The Budget

To assist in calculating the costs of exhibiting, formulate a comprehensive list of expenses including:

· Cost of the floor-space

· Cost of electrical, plumbing and telephone connections

· Stand design and construction

· Freighting and storage

· Advertising and promotion

· Staffing and training

· Hospitality and entertainment

· Refreshments

· Transport and accommodation


Time is of the essence when planning your promotional material. Get your announcements and/or complimentary tickets out early. This can be done by posting the material or sending out email invitations and reminders to clients, suppliers and prospects alike.

Promote your presence at exhibitions on your website. Most exhibition organisers have websites that you can link to and enable visitors to pre-register for the event online. Some exhibitions have websites dedicated to the show and can often have links to yours. Promote your presence at exhibitions through industry related publications and press releases in the months prior to the show.

In addition to marketing material, plan your promotional items such as give-aways and brochures. Allow enough time for the layout and printing of promotional material as well as the manufacture of gifts and production of visual matter such as graphics or presentations for plasma-screens and laptops.

The Stand

The stand is a crucial factor in giving you the competitive advantage at an exhibition. Select your stand builder carefully and ask to see a portfolio of their work. Once you have selected your stand builder, communicate your objectives for the stand clearly and have all relevant information at hand to ensure an accurate interpretation of your product in the design.

The Design Brief

· Establish what products you are going to display on the stand and if possible, have a list of the measurements of each product. Your stand builder will be willing to take these measurements for you, so ensure that there is access to your product during the briefing if necessary.

· Determine the function of the stand e.g. Will you be entertaining guests on the stand? Provisions for plumbing and adequate electricity for example, will need to be ascertained in the early stages of design.

· Calculate your budget. By providing a stand builder with a budget, they can design a stand within your budget by integrating ideas accordingly. This also saves valuable time by assuring your objectives are met early on in the design phase.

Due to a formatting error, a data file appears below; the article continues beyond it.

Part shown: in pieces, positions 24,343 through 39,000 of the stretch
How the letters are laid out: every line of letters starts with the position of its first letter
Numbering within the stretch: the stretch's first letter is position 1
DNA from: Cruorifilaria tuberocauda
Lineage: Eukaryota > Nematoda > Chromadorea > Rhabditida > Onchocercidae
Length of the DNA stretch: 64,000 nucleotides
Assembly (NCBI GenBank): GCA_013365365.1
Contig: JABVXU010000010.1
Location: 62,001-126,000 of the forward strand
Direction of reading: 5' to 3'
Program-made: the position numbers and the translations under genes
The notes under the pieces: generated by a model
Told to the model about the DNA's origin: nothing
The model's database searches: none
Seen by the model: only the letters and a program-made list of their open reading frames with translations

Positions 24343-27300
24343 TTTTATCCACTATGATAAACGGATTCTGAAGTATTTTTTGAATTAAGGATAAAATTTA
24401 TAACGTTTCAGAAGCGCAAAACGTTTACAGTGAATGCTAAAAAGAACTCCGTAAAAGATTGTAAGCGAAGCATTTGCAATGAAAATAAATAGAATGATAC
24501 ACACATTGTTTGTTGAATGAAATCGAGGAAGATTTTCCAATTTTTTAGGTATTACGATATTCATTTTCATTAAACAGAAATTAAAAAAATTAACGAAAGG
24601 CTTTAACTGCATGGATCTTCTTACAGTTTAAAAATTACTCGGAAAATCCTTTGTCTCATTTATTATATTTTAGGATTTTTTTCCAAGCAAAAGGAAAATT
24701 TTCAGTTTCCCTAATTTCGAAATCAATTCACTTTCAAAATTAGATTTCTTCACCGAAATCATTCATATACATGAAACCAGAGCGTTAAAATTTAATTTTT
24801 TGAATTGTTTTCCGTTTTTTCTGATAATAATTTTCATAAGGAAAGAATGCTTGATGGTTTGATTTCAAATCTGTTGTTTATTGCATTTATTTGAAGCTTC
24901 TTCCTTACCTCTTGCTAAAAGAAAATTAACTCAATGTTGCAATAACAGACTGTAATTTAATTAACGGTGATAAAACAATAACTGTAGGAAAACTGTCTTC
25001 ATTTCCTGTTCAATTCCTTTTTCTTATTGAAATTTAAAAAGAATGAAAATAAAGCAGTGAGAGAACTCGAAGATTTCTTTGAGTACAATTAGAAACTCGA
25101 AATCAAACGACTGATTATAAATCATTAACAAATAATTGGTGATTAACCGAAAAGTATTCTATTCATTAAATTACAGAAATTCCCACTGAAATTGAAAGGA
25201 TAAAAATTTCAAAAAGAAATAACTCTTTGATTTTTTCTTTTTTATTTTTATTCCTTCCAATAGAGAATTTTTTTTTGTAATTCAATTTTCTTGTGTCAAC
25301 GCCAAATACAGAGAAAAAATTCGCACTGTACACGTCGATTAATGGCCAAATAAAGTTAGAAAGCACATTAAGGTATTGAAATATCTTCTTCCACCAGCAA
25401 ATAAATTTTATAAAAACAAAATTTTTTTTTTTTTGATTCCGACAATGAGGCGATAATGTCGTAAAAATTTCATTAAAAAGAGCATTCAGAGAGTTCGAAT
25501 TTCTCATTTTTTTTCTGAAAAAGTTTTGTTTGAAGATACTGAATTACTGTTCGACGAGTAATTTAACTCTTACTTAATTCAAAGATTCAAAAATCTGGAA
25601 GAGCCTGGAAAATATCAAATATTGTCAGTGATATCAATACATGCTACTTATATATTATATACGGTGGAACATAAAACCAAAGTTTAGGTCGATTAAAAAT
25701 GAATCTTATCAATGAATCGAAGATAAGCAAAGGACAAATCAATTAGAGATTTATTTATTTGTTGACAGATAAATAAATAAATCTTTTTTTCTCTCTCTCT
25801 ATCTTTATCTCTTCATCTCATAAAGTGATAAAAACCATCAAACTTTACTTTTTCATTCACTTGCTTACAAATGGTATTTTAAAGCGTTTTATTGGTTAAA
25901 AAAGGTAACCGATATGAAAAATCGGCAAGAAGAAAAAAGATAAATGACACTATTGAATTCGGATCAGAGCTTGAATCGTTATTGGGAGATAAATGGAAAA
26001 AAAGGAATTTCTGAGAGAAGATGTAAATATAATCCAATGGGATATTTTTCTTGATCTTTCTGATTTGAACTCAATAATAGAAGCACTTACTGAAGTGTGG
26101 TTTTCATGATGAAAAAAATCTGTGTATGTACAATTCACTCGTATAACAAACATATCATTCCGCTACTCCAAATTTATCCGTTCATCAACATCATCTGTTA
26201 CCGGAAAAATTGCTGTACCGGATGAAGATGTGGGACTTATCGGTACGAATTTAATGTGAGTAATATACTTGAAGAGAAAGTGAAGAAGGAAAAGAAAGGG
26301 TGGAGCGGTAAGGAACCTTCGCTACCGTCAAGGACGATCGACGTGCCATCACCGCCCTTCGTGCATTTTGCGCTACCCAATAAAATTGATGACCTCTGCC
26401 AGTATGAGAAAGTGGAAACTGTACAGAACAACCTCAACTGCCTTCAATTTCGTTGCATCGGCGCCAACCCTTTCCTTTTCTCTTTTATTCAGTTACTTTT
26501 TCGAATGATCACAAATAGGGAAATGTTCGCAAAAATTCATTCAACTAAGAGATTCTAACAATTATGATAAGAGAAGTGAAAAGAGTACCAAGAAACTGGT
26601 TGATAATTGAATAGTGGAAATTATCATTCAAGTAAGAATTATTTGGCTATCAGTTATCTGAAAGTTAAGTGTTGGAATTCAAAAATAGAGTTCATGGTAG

· Discuss payment terms with your stand builder and be clear regarding whether you wish to purchase the stand, or hire it for the duration of the show. This will affect price and you will need to decide if the stand will be reused on future shows. Storage is expensive, so weigh up the pros and cons.

· Have artwork such as company logo’s and graphics on disk in a suitable format for reproduction. Check the required format with your stand builder.

During the pre-build phase it is advisable to meet with the stand builder in order to finalise any changes to the design and to give you the opportunity to visualise the completed stand for the positioning of product displays.

Staffing the Stand

Ensure that staff are well trained on the subject of your product and business. Pre-event training may be essential in order for them to acquire the skills to turn potential customers into future sales. Staff should be well informed of the goals of the stand and briefed daily regarding progress.

Avoid questions such as ‘Can I help you?’ Rather ask questions beginning with who, what, where, when or how. Always go straight to the benefits of your product and/or service. The 80/20 rule applies; listen 80% and talk 20% of the time. Qualifying questions such as, ‘Does your company have a need for ‘X’ product?’ will assist you in filtering unsuitable visitors from your stand. If they are not prospects, politely move on with a statement such as, ‘Then I won’t waste your time, enjoy the show.’

Exhibitions are unique in that they engage all five senses, allowing you to touch, see, taste, hear and feel the products and/or services on offer. Interact with visitors by inviting them to sample your product. Demonstrations, competitions, refreshments and give-aways will assist in attracting the attention of potential customers.

Generating Leads